I’ve just recently decided that writing things on the board is both boring and causes me to miss important topics. As a result, I’ve started using PowerPoint presentations with my classes.
Now, for those of you who don’t use these presentations, I treat them as baselines for the material I actually teach. I don’t just read the stuff from these slides, but use them as a starting point for my presentations. I find that, even with these PowerPoint presentations, I tend to spend a lot of time at the board answering questions and expanding on the material. I like doing this because it allows me the best of both worlds: Uniform material for each class, but individualized help for the specific questions of each student.
Please treat these PowerPoint presentations as guidelines and not as resources you can use off the shelf. They all reflect my personal method of teaching, so you should make whatever changes are needed to reflect your own style. In any case, I hope you find these useful!
- An introduction to acids and bases. Covers material through pH, but doesn’t go as far as discussing titrations.
- A visit to the world of covalent compounds, and how their molecular structure leads to their observed properties.
- How to draw Lewis structures. Doesn’t deal with expanded octet stuff, though.
- What’s an equation? How do you balance them? That kind of stuff.
- My talk on the first day of class. Obviously, you’ll have to do some serious work to get this relevant for your own classes.
- A basic introduction to gases, including the best that Boyle, Charles, Gay-Lussac, Combined, and Ideal have to offer.
- Hydrates, anhydrates, dehydration, hydration – you know, the greatest hits of hydrates.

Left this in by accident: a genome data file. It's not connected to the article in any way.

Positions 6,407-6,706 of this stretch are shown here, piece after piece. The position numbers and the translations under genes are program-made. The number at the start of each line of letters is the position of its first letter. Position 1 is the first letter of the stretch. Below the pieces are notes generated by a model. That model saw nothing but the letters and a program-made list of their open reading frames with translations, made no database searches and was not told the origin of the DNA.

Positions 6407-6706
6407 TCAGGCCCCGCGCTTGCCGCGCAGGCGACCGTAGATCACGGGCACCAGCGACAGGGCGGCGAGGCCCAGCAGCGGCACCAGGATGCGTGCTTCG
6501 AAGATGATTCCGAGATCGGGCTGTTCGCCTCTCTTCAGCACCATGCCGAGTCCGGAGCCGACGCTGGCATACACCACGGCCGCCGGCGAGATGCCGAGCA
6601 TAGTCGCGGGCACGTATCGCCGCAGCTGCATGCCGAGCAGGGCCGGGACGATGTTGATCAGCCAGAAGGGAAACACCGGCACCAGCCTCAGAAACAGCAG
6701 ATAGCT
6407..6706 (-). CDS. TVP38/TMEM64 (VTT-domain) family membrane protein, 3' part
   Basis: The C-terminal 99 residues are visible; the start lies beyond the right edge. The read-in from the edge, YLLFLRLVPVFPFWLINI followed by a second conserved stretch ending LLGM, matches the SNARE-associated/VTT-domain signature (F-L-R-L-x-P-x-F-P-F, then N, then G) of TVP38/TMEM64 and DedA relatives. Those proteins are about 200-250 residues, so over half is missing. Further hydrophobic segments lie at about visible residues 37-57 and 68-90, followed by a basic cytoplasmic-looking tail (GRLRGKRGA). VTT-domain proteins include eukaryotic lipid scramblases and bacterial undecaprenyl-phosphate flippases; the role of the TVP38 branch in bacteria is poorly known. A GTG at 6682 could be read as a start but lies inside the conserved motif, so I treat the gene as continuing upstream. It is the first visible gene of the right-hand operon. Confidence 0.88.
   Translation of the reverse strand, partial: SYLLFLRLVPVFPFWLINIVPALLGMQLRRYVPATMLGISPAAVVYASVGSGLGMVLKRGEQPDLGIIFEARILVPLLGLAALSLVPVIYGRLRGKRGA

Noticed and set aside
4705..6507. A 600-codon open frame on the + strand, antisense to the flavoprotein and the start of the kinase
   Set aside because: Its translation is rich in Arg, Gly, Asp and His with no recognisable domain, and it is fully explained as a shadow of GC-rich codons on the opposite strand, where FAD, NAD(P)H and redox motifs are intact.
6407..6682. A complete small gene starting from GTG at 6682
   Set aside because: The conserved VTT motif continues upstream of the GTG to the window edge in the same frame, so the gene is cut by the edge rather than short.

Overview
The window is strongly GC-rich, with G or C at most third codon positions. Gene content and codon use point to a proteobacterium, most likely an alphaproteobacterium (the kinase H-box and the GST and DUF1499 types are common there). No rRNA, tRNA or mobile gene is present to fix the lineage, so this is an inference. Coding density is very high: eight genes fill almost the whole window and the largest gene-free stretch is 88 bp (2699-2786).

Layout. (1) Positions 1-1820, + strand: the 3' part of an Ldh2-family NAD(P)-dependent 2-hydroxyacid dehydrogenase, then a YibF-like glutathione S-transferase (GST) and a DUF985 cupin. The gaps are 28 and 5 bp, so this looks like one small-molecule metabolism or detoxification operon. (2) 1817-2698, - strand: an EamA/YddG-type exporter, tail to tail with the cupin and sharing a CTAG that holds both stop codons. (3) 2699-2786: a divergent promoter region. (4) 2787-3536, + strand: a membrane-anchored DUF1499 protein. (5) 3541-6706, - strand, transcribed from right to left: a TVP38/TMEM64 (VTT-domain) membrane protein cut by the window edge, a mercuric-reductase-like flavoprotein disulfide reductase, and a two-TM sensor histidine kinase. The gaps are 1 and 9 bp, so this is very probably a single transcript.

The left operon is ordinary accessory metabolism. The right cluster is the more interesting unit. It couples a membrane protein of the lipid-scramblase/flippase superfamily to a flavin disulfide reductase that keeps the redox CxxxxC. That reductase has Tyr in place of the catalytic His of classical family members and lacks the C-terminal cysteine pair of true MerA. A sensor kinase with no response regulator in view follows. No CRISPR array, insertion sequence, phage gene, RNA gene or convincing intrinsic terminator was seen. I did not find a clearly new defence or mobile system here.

- The magical tale of how the behavior of gas molecules affects the overall properties of gases. I like this one because you can make it as complicated or simple as you want to.
- As the first page states, this is a “guide to the things you’ll soon be breaking.”
- Just a quick presentation about the Law of Conservation of Mass. Should go nicely with a lab where you get your students to devise it on their own.
- A focus on the mole. By the way, I’ve stopped having students do calculations from particles to moles because it’s not something that they’ll ever run into in the real world.
- Part 1 of everybody’s favorite electronegativity-related topic.
- More wild times with polarity.
- Whether you love chemical, physical, intrinsic, or extrinsic properties, here’s a PowerPoint to show you how to make the magic happen!
- I’ve made what might be a controversial decision: I’ve decided to cut the part about doing calculations with significant figures. There are two reasons for this: 1) It’s nowhere near as important as discussing the whole idea of what a significant figure is, and 2) Nobody remembers it anyway.
- You’ve got to admit: It’s a good method!
Pretty much you’d expect. Everything from the difference between a solution, a colloid, and a suspension through concentration and colligative properties.
- The basics of stoichiometry and how it works.
- An introduction to the six types of reaction, as well as a description of how you can tell whether single displacement or double displacement reactions will actually occur. This PowerPoint pairs well with a discussion of how to synthesize various ionic compounds (and related labs).
- A voyage through the world of the metric system/SI units (I treat them as being the same thing, even though they’re not for simplicity’s sake, so please, no emails), how to convert between SI and Imperial units, and how to use metric prefixes as needed.